His follow-up to Blade Runner, Someone to Watch Over Me (1987), also emphasises the female over the male; during the climactic battle between the women, the male lead can only watch.

Thelma and Louise (1991) would appear to offer a clear-cut example of Scott’s ability to deal with women sympathetically. He used his status in Hollywood to get Callie Khouri’s first script made and remained faithful to her vision. This included the controversial ending where the protagonists commit suicide rather than face patriarchal law. This film was something of a departure for Scott, particularly after the gloss of Someone to Watch Over Me (1987) and Black Rain (1989), because it foregrounded the relationship between two women. Thelma and Louise is a sumptuous visual experience that uses the Utah and Colorado landscape as a monumental backdrop to the women’s flight for freedom. The landscape represents pre-social nature where patriarchy does not dictate that women have to be defined solely in relation to men.

Thelma and Louise is a road movie, but it is a road to nowhere. At one point the heroines swerve off the road and find themselves surrounded by an oil field with phallically pumping wells. The environment looks alien and the music, even though it is instrumental and not synthesised, segues into the plangent tones of Blade Runner; undoubtedly an auteurist touch. Other Scott ‘signatures’ appear elsewhere: the rain that lashes down periodically, even on occasions accompanied by bright sunlight; the steam that gushes out of streets; the bright lights of the trucks and the truck stops that cast a neon glow throughout the film.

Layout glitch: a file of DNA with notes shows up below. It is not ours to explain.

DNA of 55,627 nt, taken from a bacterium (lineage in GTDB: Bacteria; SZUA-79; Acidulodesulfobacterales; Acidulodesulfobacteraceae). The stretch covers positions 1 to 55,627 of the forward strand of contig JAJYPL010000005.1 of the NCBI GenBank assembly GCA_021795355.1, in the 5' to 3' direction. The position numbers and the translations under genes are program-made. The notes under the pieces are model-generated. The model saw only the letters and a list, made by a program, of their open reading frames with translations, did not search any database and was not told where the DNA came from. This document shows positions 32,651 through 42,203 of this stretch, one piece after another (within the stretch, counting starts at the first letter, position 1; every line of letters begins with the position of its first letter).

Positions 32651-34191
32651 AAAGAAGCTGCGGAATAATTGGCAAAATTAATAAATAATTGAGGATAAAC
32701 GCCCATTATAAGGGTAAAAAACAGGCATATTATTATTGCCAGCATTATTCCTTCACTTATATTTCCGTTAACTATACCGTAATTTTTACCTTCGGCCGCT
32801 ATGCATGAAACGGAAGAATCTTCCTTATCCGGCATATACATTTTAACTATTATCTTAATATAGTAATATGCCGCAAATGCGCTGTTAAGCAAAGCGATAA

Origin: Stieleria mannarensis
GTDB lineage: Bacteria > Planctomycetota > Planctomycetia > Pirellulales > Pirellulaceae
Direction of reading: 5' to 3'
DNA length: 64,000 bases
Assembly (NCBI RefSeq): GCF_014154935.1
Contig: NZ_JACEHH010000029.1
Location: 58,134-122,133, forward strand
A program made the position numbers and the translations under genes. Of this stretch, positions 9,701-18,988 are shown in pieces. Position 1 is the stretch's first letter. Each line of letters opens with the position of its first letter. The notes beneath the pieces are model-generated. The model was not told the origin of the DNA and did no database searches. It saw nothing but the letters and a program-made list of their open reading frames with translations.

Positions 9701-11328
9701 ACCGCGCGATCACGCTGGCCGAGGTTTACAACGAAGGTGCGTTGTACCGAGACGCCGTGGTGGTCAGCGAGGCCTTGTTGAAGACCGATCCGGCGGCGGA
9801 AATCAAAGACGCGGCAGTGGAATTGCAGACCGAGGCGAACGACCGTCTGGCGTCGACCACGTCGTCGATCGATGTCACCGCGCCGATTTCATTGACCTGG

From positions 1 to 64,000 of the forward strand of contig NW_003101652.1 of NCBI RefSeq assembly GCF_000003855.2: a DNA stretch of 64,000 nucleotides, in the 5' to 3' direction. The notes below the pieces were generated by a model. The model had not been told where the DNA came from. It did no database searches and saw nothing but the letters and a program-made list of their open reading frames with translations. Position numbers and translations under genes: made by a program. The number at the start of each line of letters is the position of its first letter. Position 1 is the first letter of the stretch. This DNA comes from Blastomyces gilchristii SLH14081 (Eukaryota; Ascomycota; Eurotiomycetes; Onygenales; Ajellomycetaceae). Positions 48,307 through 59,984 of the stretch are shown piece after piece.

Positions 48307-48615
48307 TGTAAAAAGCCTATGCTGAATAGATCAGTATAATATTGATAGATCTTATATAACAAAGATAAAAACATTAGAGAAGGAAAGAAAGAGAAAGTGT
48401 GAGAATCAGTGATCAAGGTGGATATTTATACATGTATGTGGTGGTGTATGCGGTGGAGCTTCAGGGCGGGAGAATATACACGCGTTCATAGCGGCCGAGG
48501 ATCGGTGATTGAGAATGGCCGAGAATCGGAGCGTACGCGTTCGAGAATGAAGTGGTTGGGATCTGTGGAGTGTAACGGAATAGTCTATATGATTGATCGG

Thelma and Louise, like the Blade Runner, is about choices and freedom. Deckard’s alienation is engendered by his isolated existence; Thelma’s by her life as housewife to the childish Darryl; Louise’s through the trauma she experienced when raped which makes it difficult for her to commit herself to Jimmy. The couple escape their psychic entrapment but, like Deckard and Rachel, they have nowhere to run.

The film that preceded Thelma and Louise, Black Rain (1989), has a look that is astonishingly like that of Blade Runner and it too deals with alienation. Set in Osaka, Japan, Michael Douglas (whose star persona, see Part Six: Cinematic Terms, is one of the most masochistic of contemporary male actors) plays a corrupt cop who learns the dignity of honesty. While its representation of the Japanese is problematic, to say the least (the police need a gung-ho American to show them what to do), the representation of the city is visually stunning. It looks like a clean LA-2019, neon dominates slick and glossy surfaces. After having seen Blade Runner it is quite startling to see the future already exists.

Scott’s most recent movie, at the time of writing, G.I. Jane (1997), once again has a female protagonist who proves herself to be better than the men around her. Although it could be argued that the sexual politics of the film suggest that, in order to compete with a man, a woman must become a man (the Demi Moore character shouts ‘Suck my dick!’ at a climactic moment), this does not detract from the film’s engagement with male misogyny.

Using the auteur perspective we can see that, If anything, Scott’s oeuvre is strong evidence against the charge that he is sexist. We shall return to the misogyny charge in Part four: Ideology – gender.

Most critics, even if only to disparage him, recognise Scott’s ability to make a film look good; less often commented upon is his extraordinary good direction of actors. While the talents of Harvey Keitel, Sigourney Weaver and Susan Sarandon are likely to grace any film they appear in, Scott has also garnered, in Blade Runner, ‘performances of a lifetime’ from Rutger Hauer and Sean Young.

Scott is a cinematic talent who probably chooses projects for their visual potential rather than any desire to comment upon the human condition. However, if his only cinematic legacy was Blade Runner then that alone represents a substantial achievement.